May 20, 2018

[From Notes of an Underground Humanist.]

How is mass inhumanity possible?— When I ask myself how it’s possible that so many white Southerners used to support slavery even on moral grounds, as having a “civilizing” influence on blacks, I’m led to the conclusion that it is very easy for humans to invent and believe in ideologies which justify activities that bring material benefit a...

March 23, 2018

Just a quick note: I recently posted a long summary of and commentary on Georg Lukacs' masterpiece The Destruction of Reason, which has been absurdly--though not surprisingly, given the quality of the West's intellectual culture--neglected and virtually forgotten by everyone except Lukacs scholars. It describes the path to Hitler in the realm of culture, particularly philosophy,...

March 5, 2017

I recently read a book by Chris Bambery called The Second World War: A Marxist History (2014) and decided it was good enough to take notes on. I posted them on, here. Marxist interpretations are typically the most interesting and valuable, so I recommend you read either the notes or the book itself. Especially because World War II was such a formative influence on ou...

August 8, 2016

Years ago I read and took some notes on various works by Hannah Arendt. In particular her classic Origins of Totalitarianism. It's a great book, although perhaps insufficiently Marxist and somewhat idiosyncratic in a few of its interpretations, so I posted those notes and others on I also took notes on an interesting book about Max Weber's sociology of culture. And,...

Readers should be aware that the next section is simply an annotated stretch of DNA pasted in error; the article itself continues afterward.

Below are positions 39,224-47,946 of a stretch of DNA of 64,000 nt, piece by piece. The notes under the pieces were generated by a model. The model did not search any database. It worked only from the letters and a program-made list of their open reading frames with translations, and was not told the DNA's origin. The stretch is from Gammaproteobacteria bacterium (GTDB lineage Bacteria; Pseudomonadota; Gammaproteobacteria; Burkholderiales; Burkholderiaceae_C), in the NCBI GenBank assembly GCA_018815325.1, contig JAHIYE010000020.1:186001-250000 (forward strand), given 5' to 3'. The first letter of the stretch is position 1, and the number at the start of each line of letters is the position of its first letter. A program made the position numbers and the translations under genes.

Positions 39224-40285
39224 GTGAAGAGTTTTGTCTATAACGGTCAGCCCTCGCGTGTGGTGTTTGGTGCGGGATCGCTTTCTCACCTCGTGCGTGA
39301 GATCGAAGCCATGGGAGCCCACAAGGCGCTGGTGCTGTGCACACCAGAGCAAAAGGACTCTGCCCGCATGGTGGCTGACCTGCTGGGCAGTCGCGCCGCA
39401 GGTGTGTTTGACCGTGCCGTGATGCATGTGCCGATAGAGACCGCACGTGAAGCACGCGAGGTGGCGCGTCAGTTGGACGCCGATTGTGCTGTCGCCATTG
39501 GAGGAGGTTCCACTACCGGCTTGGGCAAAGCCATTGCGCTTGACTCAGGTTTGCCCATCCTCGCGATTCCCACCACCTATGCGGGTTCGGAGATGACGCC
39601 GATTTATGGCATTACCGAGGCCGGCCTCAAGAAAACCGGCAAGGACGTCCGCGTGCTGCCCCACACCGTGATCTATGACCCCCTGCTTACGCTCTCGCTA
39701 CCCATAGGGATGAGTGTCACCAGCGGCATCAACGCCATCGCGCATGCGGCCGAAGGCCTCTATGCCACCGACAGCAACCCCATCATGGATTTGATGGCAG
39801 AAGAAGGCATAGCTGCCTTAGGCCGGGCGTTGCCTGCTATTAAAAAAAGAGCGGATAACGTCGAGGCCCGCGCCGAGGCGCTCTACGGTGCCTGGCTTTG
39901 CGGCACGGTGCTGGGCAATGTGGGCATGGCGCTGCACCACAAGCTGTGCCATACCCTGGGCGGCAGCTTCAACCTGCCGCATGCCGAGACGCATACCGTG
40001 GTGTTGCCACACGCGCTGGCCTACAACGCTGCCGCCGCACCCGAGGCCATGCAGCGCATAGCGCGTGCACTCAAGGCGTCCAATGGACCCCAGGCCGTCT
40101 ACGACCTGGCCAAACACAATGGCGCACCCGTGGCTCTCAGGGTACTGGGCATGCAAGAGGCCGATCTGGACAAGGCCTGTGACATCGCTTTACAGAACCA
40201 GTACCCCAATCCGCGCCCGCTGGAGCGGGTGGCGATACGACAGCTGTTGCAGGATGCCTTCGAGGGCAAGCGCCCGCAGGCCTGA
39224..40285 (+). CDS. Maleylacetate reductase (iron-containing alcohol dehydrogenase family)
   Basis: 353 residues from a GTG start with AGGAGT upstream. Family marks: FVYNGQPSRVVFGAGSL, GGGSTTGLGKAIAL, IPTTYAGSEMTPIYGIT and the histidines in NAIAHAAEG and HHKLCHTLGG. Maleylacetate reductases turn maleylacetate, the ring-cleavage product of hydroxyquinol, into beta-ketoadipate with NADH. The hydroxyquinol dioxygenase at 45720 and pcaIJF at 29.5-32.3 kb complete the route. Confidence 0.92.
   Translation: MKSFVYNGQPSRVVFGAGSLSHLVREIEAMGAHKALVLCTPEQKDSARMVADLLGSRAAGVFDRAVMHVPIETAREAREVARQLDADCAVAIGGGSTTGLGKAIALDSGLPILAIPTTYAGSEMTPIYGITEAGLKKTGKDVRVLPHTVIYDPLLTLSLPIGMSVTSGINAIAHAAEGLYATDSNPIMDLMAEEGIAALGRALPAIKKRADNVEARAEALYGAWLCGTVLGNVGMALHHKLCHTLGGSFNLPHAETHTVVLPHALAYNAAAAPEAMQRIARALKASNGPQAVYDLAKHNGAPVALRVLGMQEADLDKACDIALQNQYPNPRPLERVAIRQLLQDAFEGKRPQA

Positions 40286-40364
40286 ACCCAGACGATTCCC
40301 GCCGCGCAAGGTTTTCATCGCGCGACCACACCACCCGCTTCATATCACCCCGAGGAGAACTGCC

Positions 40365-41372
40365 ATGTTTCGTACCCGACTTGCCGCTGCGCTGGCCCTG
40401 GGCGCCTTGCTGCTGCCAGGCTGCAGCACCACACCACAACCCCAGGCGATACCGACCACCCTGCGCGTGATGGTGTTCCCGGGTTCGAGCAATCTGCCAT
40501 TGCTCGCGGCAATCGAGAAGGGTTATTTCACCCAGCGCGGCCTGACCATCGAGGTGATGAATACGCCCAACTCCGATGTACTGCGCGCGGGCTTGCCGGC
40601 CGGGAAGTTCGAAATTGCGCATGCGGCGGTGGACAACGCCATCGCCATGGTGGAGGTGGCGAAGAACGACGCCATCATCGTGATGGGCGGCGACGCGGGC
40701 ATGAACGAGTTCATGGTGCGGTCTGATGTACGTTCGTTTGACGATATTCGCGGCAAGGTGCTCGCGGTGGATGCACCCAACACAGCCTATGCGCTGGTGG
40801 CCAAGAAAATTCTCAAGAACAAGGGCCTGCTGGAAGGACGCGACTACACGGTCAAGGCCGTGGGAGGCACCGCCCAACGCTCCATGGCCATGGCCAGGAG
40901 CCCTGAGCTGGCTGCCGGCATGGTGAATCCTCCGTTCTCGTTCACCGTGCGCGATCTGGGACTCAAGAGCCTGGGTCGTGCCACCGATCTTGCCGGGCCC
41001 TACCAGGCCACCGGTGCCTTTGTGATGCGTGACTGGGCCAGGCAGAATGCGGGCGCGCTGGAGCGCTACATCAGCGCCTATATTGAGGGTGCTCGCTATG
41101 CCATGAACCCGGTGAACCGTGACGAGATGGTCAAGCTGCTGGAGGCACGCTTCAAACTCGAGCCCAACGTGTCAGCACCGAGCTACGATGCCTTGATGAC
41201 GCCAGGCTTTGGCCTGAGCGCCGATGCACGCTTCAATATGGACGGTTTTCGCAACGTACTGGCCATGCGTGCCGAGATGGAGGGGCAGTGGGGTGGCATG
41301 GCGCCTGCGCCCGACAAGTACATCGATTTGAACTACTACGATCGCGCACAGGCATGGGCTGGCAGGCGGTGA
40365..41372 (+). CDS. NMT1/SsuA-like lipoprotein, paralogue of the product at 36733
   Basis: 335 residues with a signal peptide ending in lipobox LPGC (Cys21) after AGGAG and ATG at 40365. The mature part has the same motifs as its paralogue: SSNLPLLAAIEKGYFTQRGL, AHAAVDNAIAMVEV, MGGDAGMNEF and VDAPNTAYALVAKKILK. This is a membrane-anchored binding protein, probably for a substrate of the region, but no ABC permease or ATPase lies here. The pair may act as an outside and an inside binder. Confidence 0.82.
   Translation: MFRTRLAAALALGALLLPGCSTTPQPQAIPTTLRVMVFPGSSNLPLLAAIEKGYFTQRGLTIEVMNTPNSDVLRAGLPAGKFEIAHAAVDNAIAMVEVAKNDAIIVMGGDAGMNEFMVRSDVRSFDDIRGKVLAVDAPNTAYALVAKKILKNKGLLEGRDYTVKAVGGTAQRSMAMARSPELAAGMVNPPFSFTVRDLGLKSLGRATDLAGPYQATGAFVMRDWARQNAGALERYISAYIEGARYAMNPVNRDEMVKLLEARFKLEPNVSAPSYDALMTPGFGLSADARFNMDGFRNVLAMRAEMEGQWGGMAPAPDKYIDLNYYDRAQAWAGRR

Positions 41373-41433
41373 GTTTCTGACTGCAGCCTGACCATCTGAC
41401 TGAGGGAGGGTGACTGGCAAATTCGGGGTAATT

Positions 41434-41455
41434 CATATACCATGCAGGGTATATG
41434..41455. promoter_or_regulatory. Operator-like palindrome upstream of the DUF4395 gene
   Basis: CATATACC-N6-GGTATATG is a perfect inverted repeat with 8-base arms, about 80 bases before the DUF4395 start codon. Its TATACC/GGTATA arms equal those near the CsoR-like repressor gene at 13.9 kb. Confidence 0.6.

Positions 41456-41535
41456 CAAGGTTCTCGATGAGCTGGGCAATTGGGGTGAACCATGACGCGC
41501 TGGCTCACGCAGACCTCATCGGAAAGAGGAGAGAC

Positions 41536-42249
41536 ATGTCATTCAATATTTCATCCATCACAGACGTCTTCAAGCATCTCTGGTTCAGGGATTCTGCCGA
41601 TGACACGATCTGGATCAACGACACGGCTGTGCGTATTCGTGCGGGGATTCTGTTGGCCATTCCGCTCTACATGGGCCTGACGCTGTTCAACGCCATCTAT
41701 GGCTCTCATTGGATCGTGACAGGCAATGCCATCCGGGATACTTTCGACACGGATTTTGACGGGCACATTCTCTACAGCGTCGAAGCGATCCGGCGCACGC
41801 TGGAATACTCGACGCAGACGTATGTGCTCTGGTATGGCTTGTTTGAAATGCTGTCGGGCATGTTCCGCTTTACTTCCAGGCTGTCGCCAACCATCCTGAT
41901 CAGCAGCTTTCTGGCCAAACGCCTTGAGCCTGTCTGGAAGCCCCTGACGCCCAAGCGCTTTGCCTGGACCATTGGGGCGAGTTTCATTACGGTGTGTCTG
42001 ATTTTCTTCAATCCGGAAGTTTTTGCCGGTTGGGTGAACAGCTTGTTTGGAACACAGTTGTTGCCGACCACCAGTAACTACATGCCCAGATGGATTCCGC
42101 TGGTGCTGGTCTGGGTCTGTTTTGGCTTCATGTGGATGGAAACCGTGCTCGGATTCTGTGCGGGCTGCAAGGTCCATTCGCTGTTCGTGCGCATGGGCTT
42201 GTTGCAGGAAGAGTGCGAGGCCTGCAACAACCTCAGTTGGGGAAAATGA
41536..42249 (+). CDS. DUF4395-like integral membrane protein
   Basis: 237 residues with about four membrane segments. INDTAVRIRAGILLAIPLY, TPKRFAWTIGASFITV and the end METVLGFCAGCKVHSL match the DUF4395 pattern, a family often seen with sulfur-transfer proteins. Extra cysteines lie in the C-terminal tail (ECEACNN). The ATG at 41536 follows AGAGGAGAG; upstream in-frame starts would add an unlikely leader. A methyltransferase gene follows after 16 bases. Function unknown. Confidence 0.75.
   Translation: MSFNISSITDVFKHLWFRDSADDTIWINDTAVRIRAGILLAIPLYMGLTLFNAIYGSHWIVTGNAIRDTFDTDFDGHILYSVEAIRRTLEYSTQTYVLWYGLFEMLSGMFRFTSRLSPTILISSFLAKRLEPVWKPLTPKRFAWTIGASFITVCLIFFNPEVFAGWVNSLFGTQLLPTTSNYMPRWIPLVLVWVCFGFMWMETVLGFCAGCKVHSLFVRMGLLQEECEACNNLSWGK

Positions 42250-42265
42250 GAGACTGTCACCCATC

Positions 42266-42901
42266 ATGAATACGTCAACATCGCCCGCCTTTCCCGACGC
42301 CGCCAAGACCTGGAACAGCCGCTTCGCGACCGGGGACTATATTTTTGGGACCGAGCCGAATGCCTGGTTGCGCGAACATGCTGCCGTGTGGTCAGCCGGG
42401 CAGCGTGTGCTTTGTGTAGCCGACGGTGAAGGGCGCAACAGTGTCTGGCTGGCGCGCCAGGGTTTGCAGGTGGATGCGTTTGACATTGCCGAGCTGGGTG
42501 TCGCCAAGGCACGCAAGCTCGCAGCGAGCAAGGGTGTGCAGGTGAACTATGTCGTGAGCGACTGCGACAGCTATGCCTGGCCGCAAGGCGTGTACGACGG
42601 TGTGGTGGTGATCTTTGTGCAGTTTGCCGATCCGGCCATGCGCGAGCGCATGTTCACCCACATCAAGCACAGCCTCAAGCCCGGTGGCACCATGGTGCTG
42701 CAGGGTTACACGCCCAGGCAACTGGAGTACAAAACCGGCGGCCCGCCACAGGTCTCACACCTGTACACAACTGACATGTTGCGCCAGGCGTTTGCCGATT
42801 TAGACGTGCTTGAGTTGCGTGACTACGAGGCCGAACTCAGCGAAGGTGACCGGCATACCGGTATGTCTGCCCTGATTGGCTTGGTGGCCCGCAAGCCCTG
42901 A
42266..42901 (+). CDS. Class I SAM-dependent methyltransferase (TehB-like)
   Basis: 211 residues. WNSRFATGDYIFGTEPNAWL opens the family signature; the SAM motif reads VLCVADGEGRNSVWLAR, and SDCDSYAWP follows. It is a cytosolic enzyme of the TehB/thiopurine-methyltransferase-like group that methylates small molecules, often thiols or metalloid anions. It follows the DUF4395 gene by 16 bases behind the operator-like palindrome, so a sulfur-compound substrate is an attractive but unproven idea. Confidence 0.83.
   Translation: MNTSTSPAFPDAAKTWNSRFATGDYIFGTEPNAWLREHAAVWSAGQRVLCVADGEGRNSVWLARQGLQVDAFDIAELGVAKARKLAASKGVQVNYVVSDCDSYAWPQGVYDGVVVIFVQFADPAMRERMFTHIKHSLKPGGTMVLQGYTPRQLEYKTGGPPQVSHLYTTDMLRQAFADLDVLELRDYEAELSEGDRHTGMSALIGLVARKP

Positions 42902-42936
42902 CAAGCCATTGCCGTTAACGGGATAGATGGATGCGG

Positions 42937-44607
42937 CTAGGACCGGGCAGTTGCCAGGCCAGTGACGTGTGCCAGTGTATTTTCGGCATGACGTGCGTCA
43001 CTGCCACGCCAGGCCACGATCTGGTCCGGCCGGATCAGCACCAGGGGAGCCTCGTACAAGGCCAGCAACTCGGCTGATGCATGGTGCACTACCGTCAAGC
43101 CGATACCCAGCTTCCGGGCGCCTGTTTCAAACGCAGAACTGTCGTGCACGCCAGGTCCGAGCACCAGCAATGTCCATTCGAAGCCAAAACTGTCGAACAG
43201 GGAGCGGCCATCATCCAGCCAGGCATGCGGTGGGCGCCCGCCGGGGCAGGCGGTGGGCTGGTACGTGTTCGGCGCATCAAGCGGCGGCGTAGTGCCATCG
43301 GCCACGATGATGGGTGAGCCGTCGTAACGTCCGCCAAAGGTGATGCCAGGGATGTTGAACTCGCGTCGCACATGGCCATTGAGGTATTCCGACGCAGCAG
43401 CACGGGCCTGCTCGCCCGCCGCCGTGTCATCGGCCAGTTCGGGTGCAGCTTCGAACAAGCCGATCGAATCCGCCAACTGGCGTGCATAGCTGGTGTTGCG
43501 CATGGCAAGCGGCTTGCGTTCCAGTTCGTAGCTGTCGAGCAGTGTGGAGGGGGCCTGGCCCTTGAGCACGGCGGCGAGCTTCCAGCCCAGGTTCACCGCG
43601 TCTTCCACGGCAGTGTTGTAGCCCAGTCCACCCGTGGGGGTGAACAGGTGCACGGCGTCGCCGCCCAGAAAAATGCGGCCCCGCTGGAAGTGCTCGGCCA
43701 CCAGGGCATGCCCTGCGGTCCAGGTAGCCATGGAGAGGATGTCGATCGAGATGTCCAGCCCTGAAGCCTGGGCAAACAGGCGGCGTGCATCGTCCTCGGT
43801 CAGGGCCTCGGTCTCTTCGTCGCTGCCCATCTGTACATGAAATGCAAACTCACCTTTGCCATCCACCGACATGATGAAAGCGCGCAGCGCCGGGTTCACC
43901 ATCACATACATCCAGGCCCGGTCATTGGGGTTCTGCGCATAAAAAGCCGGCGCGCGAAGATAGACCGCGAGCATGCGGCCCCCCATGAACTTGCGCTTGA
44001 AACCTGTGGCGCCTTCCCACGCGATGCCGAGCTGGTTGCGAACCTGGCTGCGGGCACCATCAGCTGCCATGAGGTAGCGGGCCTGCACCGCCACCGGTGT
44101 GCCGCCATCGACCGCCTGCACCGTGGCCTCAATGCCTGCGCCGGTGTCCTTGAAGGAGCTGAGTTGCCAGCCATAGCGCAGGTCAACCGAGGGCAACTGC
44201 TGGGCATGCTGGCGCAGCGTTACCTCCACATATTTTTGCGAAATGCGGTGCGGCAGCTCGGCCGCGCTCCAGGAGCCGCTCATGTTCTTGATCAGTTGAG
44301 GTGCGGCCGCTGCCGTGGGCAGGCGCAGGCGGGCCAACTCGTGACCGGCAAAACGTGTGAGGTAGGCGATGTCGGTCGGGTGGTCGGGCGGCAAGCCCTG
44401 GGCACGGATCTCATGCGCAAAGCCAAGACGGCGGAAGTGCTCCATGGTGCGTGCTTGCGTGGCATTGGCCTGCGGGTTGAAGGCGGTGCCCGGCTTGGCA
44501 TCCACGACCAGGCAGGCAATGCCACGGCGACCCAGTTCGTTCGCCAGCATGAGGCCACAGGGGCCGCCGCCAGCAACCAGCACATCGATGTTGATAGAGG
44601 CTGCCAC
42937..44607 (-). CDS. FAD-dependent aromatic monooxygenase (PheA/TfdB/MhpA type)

June 21, 2016

[Old notes.] Reading Adorno: A Guide for the Perplexed, by Alex Thomson. I’m not very impressed with Adorno. Continental thinkers literally thought it a virtue for their work to be obscurantist and imprecise: it meant they were mirroring the “dialectical” nature of reality. That word “dialectic” has in the last hundred years been used to justify the most egregious philosophical s...

August 5, 2015

It might seem wrong to maintain, as I have in many writings, that the modern predominance of bureaucratic social structures and their ethos—for which industrial capitalism (broadly defined, including the Soviet Union and even “Communist” China) has been largely responsible, in that it is an anti-personal social order in which people tend to be treated as instantiations of such ca...

May 6, 2015

Part 2 of "Thoughts on the 70th anniversary of the end of the Holocaust." Part 1 is here.-- While the industrialized murder of six million people is in a category all its own, one can observe in daily life many of the tendencies that make it possible. The thinking that sees the machinery of death as solely a thing of the past, an incomprehensible anomaly that we have decisively o...

September 10, 2014

[Note: Most of this blog consists of excerpts from books and other writings. Here's one of them--a rather grim one, incidentally. But I think that in some ways the Holocaust symbolized the twentieth century, in fact our modern corporate capitalist society, so these thoughts are appropriate ones to start with. I'll post more cheerful ones later.]

On the Holocaust.— Even seventy yea...

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